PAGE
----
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Old 29th September 2019, 05:03 AM   #1
Lee
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Question Kris behind glass

Here are a few images of a kris on display in an important museum. For now, I'll not prejudice the discussion with details from the museum's descriptive tag.
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Old 29th September 2019, 10:21 AM   #2
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I wouldn't be surprised if the museum description is completely wrong.
I have seen so many already...
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Old 29th September 2019, 10:27 AM   #3
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Quote:
Originally Posted by Lee
Here are a few images of a kris on display in an important museum. For now, I'll not prejudice the discussion with details from the museum's descriptive tag.


OK but you can prejudice us with your own thoughts...
As it is, it's a bit difficult to understand.
Marius the problem is not the museums but the curators.
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Old 29th September 2019, 03:14 PM   #4
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Well, it’s the museums, too: More often than not, the curators don‘t receive enough resources and allotted time to really do research work on the collections!

And since doing comparative in-depth studies on material culture has been considered out of vogue, too often folks with plainly unsuitable research interests have been appointed as curators...

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Kai
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Old 29th September 2019, 03:19 PM   #5
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Ok, Lee, I’ll bite.

From the pics, I’d suggest that this kris is Sulu and from the second half of the 19th century.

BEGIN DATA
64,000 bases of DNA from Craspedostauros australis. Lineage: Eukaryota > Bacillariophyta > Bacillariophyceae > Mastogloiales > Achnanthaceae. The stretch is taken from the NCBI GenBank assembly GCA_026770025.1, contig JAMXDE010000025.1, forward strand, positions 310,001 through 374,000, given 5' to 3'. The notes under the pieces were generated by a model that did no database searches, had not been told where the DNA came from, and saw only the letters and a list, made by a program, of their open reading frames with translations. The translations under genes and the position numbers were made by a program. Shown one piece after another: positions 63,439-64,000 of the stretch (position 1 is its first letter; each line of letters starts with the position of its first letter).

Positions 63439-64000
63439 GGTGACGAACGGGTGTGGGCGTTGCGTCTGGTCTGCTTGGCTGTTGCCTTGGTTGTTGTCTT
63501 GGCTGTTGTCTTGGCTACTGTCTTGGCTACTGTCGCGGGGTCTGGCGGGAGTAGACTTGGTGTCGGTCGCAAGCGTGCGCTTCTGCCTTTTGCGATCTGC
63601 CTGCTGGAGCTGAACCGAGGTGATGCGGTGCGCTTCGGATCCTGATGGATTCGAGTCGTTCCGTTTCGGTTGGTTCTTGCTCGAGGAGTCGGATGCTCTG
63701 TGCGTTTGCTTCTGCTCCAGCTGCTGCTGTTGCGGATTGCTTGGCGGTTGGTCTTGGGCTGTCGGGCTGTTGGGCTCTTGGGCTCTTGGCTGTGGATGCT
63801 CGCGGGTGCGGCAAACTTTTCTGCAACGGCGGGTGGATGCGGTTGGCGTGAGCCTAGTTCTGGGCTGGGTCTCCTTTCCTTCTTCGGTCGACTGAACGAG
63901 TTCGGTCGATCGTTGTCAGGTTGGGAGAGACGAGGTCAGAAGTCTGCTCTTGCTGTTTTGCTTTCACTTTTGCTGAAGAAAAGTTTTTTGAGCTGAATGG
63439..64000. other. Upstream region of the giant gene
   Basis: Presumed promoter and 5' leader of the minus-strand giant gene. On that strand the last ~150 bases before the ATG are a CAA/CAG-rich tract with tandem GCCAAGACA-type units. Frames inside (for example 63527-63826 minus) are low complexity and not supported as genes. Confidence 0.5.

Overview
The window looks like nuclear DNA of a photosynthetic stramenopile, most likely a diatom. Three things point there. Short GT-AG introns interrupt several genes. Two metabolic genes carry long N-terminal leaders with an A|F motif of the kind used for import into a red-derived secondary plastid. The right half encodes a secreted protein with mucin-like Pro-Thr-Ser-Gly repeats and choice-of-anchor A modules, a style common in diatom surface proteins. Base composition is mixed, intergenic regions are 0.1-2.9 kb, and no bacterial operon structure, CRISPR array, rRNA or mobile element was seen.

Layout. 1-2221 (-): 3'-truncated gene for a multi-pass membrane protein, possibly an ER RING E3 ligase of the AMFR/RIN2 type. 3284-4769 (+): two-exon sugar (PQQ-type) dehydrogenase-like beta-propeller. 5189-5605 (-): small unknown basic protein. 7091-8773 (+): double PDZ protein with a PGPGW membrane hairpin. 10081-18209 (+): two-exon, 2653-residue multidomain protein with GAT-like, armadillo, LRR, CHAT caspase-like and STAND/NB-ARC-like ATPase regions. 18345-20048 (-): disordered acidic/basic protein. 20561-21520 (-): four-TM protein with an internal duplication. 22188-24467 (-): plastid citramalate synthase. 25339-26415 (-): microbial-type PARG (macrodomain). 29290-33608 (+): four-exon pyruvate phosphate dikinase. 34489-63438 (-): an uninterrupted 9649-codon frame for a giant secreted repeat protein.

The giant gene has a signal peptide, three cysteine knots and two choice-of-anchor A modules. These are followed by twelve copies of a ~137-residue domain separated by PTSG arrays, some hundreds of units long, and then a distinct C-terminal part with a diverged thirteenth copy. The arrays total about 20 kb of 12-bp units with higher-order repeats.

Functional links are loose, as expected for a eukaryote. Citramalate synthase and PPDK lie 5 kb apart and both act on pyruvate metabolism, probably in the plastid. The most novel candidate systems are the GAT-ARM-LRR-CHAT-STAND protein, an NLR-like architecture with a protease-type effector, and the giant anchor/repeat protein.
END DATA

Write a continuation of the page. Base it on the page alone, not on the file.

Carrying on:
It seems to exhibit some unusual details though - looking forward to hearing more about it!

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Kai
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Old 29th September 2019, 06:42 PM   #6
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I agree with Kai on the dating bus would suggest that this could be Maguindanao. The fret work on the ganga is Maguindanao and the “eagle/elephant” front part of the ganga is perpendicular to the ganga lines, though it might appear a little slanted.

The Igorot axe looks Bontoc to me (possibly early?).

The kampilan throws me. I can't see any okir on it. It does remind me of one from Borneo. Again I'm not sure of it's origin. I do like the tiger bell on it.

Last edited by Battara : 30th September 2019 at 04:40 AM.
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Old 30th September 2019, 09:46 AM   #7
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Hi Lee:

That's a nice example that has been very well cleaned and maintained. I agree with the comments so far, although I think the carving of the blade is exceptionally good for Moro work--very refined. This one could be Malay in origin, or the blade could even be from Bali and rehilted in the Moro style. I'd say this was owned by, or presented to, someone important.